FROM INORGANIC CHEMISTRY TO ARCHIVAL HISTORY
by David A. Phillips H’83
Approaching retirement in 2003 after 36 years at Wabash, I began to think about what I would do in the ensuing years. After more than four decades as an inorganic chemist, I felt the need for new challenges. Working to help preserve the College’s institutional memory seemed like an obvious choice.
The College is blessed with an impressive archival collection and a dedicated and skilled archivist in Beth Swift, our strongest advocate for the College’s history. She agreed to mentor me, allowing me to indulge my life-long passion for history and biography. So I began.
During the past 15 years I have managed to produce booklets, talks, and a number of articles in this magazine. My current long-term project is “Scientists at Wabash,” biographical sketches of everyone who taught science here for 2+ years from the opening of the College until my retirement in 2004.
Early on, Beth introduced me to the Hovey Scrapbook, the Archives’ most prized possession. It turns out that Edmund Otis Hovey was the College’s first archivist. At the Semicentennial Celebration in 1882, his children, Horace and Mary, gave Wabash the Scrapbook—a collection of documents saved by their father during his 45 years at the College.
This got me reading more about Hovey—just about everything I could lay my hands on. Gradually I came to appreciate the importance to the College of this remarkable man. As Osborne and Gronert state in Wabash College – The First Hundred Years, “The story of Hovey’s life from 1832 to his death [in 1877] is the history of the college itself.” I believe that Beth, and her predecessor, Johanna Herring, would agree with me that Hovey is the most important person in Wabash history. In telling its story, the College pays more attention to Caleb Mills, our first professor, who was, for all practical purposes, hired by Hovey. Without Mills, Wabash would have been a different place, but it would have survived. Without Hovey there would have been no Wabash.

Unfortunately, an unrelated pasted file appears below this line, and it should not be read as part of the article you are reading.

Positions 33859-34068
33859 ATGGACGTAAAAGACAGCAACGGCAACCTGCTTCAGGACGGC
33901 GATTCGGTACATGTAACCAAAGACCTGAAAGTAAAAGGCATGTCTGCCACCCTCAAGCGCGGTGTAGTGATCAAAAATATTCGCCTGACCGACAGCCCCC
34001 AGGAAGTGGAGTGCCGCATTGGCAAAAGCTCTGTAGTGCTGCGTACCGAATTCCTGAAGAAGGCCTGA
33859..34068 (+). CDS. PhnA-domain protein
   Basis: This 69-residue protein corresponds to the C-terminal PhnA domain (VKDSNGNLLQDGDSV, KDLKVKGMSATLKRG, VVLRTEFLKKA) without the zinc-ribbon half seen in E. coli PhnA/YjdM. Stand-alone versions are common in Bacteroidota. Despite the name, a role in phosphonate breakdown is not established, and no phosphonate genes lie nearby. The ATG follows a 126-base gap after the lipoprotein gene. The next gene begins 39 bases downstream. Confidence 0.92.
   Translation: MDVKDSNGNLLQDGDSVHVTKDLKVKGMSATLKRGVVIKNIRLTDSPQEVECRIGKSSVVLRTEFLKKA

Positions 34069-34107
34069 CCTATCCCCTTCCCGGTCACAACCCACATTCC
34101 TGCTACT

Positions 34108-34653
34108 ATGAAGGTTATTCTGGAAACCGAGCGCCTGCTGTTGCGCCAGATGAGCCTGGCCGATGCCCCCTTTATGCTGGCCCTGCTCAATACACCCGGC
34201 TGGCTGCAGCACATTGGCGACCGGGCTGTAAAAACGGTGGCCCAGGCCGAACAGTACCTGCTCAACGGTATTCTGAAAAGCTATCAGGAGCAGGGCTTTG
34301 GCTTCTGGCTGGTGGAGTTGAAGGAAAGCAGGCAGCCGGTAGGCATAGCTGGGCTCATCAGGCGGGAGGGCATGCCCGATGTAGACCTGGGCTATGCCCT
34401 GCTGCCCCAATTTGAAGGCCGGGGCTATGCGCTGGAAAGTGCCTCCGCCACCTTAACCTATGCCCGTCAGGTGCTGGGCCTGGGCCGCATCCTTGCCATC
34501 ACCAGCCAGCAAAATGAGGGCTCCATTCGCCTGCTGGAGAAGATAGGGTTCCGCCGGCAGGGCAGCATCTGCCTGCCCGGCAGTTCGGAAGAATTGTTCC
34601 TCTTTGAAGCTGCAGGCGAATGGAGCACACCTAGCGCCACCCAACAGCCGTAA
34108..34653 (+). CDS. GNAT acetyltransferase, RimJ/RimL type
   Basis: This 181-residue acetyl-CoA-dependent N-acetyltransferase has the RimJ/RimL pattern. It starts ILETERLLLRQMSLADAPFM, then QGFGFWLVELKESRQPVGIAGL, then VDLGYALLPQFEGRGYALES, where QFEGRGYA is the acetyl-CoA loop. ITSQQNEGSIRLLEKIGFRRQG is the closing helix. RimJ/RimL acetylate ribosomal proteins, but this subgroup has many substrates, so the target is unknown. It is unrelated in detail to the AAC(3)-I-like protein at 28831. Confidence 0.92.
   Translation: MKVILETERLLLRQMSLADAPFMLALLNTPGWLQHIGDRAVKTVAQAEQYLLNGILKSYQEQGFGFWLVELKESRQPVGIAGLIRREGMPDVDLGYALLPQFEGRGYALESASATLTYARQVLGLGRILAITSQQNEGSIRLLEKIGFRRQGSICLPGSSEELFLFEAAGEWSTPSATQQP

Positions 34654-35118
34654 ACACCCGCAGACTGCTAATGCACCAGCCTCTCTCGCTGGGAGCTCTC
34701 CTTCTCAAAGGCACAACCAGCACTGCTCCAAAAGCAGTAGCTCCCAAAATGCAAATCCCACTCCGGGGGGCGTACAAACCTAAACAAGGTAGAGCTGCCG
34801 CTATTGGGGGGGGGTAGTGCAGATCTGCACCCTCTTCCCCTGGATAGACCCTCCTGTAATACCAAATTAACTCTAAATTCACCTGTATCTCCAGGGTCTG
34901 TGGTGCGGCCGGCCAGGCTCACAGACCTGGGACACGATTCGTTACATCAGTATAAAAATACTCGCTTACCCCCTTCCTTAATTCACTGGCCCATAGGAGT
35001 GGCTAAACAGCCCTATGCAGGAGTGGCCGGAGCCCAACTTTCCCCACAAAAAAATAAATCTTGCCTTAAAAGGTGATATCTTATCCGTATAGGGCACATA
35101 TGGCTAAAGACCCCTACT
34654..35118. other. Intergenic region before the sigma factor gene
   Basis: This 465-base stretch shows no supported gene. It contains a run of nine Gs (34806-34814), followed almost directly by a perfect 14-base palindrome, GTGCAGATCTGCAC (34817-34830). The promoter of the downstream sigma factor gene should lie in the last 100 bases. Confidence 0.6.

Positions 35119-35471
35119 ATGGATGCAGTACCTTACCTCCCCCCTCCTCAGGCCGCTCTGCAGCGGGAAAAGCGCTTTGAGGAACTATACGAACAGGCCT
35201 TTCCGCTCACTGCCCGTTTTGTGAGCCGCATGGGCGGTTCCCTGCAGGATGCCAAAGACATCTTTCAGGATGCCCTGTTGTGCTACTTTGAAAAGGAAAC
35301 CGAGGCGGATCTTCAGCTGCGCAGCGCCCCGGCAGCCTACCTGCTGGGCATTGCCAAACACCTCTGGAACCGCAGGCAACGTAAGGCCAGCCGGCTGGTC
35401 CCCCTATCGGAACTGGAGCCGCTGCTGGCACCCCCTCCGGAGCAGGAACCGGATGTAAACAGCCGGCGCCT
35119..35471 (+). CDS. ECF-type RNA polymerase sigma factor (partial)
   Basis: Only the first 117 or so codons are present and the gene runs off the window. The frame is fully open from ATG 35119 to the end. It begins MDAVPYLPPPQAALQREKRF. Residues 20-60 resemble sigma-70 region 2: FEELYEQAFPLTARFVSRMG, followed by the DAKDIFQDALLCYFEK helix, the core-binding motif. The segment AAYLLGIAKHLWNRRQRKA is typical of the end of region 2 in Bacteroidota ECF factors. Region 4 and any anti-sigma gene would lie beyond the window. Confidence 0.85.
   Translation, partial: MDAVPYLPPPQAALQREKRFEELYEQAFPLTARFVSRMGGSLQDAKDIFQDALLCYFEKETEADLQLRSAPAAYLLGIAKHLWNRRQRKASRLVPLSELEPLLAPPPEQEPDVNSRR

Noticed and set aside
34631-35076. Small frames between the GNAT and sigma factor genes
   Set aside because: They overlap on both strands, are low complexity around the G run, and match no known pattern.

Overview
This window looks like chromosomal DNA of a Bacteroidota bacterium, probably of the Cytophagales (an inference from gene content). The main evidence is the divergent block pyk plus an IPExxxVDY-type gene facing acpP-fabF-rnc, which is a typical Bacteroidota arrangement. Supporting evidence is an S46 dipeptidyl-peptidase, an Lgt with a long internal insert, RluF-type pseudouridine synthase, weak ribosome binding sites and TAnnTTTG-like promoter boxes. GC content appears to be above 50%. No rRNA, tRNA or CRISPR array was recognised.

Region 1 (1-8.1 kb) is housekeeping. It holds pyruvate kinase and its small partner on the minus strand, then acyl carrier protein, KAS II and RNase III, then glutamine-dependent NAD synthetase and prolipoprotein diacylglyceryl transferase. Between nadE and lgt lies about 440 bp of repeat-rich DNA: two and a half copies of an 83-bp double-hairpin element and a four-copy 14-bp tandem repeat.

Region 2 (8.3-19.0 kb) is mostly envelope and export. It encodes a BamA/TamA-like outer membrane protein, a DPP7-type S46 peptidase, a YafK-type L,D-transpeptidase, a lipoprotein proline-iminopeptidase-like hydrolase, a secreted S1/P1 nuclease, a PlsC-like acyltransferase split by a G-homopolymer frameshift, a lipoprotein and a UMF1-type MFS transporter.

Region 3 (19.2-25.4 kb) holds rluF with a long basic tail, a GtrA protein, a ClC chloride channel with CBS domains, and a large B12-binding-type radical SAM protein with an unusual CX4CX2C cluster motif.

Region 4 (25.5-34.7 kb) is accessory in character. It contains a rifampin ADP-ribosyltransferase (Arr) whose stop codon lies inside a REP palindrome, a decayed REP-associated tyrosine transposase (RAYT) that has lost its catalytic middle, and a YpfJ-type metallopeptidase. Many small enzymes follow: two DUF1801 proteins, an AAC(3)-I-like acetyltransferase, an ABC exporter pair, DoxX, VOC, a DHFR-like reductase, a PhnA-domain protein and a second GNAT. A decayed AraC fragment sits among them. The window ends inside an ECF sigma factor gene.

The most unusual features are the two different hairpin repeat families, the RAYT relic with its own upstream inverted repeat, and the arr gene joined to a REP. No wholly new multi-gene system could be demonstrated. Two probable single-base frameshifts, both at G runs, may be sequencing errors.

one of the pleasures of archival research is the accidental discovery of information providing leads to interesting stories. Since I am seldom constrained by deadlines, I have the freedom to pursue these leads. Hovey’s Rock—my single foray into “archeological research”—is a good example.
During my archival explorations I encountered three articles on the Hovey Rock Battle, all written by members of the Class of 1876. I soon discovered the location of the Rock, in the Arboretum just across the walk from the south wing of Center Hall. Over the years the boulder had settled into the ground, so that the inscription— “Class of ’76 to Dr. Hovey”—was barely visible. A few minutes with a trowel were sufficient to expose the entire inscription. Not long after the rediscovery, Campus Services raised the boulder, so that the entire dedication was visible.
The archives serves as a connection to the past for many outside of the College. Several years ago Beth suggested I stop by the archives to meet Sarah Gustafson, whose father, James Bert Garner, had graduated from Wabash in 1893 and served as Peck Professor of Chemistry from 1901 to 1914. Sally was doing research for an article on her father’s invention of a gas mask during World War I. Later, Sally would return to do research for a biography of her father: Pioneer Scientist: The Story of James Bert Garner, Gas Mask Inventor.
Sally was Garner’s twelfth and last child, and by the time she was born her father had left Wabash for the Mellon Institute in Pittsburgh, where he had a productive career with many patents to his credit. In 1950 Wabash awarded him an honorary degree, and Sally recalls walking on President Frank Sparks’ arm to a luncheon for the honorary degree recipients in the Caleb Mills House.
It turns out that Professor Ann Taylor’s first Crawfordsville residence was Garner’s former home on the corner of Pike and Grant. Discovering the stories and connections is part of what makes archival research so much fun.